Why do CPAs Seem to Only Wear White or Blue Shirts?
As part of my ongoing efforts to demystify the profession of public accounting, I’ll occasionally take some time to answer those questions you’ve always had about CPAs, but never quite got around to actually asking.
Today I’ll be telling you about the “CPA uniform,” and why it works for me.
Accountants have never really been known for their trend-setting fashion sense, and if you spend a lot of time around them, you may start to notice that they tend to wear the same couple outfits over and over again.
Is it because they only have two dress shirts and pairs of slacks? Most likely not. They’re probably just wearing the CPA uniform.
What is the CPA uniform?
Basically it consists of a blue or white dress shirt, slacks and dress shoes.
Is the CPA uniform mandatory?
No. CPAs can choose to wear whatever they want, or, at larger firms, whatever their carefully crafted dress code allows them to wear.
If it’s not mandatory, why do it?
There are a few reasons for the popularity of the CPA uniform:
A CPA in-uniform can move from formal to informal settings without much risk of offending their clients. For CPAs that don’t live in Bend (where suits and ties seem to be unofficially forbidden), it’s really easy to add a tie and a sportcoat (or blazer) to the uniform before meeting with corporate clients. Then just as quickly, those accessories can be removed for a meeting with a mom & pop small business client.
It’s Flexible Part II.
White shirts are really easy to match with any color of slacks that a CPA is likely to wear (navy, grey, brown). There’s almost zero risk of putting together an outfit that clashes. Blue oxford shirts are slightly trickier, but even most accountants can handle it without looking like some sort of fashion disaster.
Decision Making is Like a Muscle.
I read on the internet somewhere that making even minor decisions throughout the day will eventually sap your energy and limit your productivity (so it must be true). This is why the CEO of Facebook wears the same grey t-shirt every day (they say that he has multiple grey shirts that he rotates). Who knew that he stole that idea from CPAs that have been doing the same thing (except with attractive, professional shirts) for years?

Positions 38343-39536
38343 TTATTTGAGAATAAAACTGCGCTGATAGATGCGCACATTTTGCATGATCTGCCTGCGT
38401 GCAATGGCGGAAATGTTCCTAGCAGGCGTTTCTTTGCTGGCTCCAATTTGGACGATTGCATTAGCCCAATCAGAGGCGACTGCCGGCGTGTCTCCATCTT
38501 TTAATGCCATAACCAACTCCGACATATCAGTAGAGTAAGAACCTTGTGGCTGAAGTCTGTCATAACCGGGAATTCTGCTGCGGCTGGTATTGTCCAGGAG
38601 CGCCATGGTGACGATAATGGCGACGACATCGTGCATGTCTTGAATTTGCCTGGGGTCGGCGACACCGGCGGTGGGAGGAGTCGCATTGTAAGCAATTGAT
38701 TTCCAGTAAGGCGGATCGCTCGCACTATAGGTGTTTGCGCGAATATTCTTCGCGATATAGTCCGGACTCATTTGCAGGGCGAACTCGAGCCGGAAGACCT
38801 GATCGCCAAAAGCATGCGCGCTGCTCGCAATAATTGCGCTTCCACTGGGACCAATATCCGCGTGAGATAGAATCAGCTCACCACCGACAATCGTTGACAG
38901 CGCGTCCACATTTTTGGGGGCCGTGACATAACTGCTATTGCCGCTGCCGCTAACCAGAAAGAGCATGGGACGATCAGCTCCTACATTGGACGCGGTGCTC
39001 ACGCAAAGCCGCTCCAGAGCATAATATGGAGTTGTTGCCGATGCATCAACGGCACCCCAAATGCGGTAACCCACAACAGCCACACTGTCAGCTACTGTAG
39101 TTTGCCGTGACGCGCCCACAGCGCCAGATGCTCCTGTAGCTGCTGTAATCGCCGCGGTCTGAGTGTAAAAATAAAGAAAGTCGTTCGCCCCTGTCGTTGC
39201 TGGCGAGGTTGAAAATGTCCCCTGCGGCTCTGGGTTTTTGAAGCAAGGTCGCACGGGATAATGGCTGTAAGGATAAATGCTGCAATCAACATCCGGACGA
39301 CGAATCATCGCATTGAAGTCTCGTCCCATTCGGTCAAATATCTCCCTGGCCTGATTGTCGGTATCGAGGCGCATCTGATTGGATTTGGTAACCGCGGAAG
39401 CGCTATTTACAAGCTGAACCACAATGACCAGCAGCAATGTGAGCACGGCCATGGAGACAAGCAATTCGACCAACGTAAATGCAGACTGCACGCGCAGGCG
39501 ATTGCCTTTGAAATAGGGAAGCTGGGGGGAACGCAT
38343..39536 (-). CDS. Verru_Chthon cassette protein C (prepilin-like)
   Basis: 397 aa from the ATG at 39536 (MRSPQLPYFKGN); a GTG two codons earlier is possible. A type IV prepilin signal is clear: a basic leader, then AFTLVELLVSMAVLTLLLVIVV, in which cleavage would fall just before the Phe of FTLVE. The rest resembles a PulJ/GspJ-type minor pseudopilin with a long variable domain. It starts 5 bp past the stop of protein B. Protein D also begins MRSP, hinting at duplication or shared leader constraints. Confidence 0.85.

CPAs spend all day making decisions for clients (Should this purchase be capitalized or expensed? Is the CEO’s salary likely to be viewed as reasonable by the IRS? How can we structure this proposed transaction to minimize the client’s tax bill?) If there’s only a finite amount of good decision-making energy to be spent in each day, it makes sense to limit the amount of energy a CPA will use in selecting his outfit.
CPAs Get Dressed in the Dark.
For the CPAs that prepare income taxes and are married, it’s not uncommon to spend about 1/4 of the year (or about 25%) getting dressed in the dark during tax season. If you know that you’ve only got white or blue shirts in your closet, you don’t have to worry about showing up at the office and discovering that you’re wearing a purple gingham shirt with navy blue slacks (or whatever color combination doesn’t work).
So when you see a CPA wearing what appears to be the same blue shirt for the third time this week, remember, he probably has three (or more) of the exact same shirt . . . or tax season got even crazier than normal, and he hasn’t left the office for days.
If you find out that it’s the latter, get him some more coffee, show him a picture of his family so he doesn’t forget what they look like and remind him that tax season doesn’t last forever.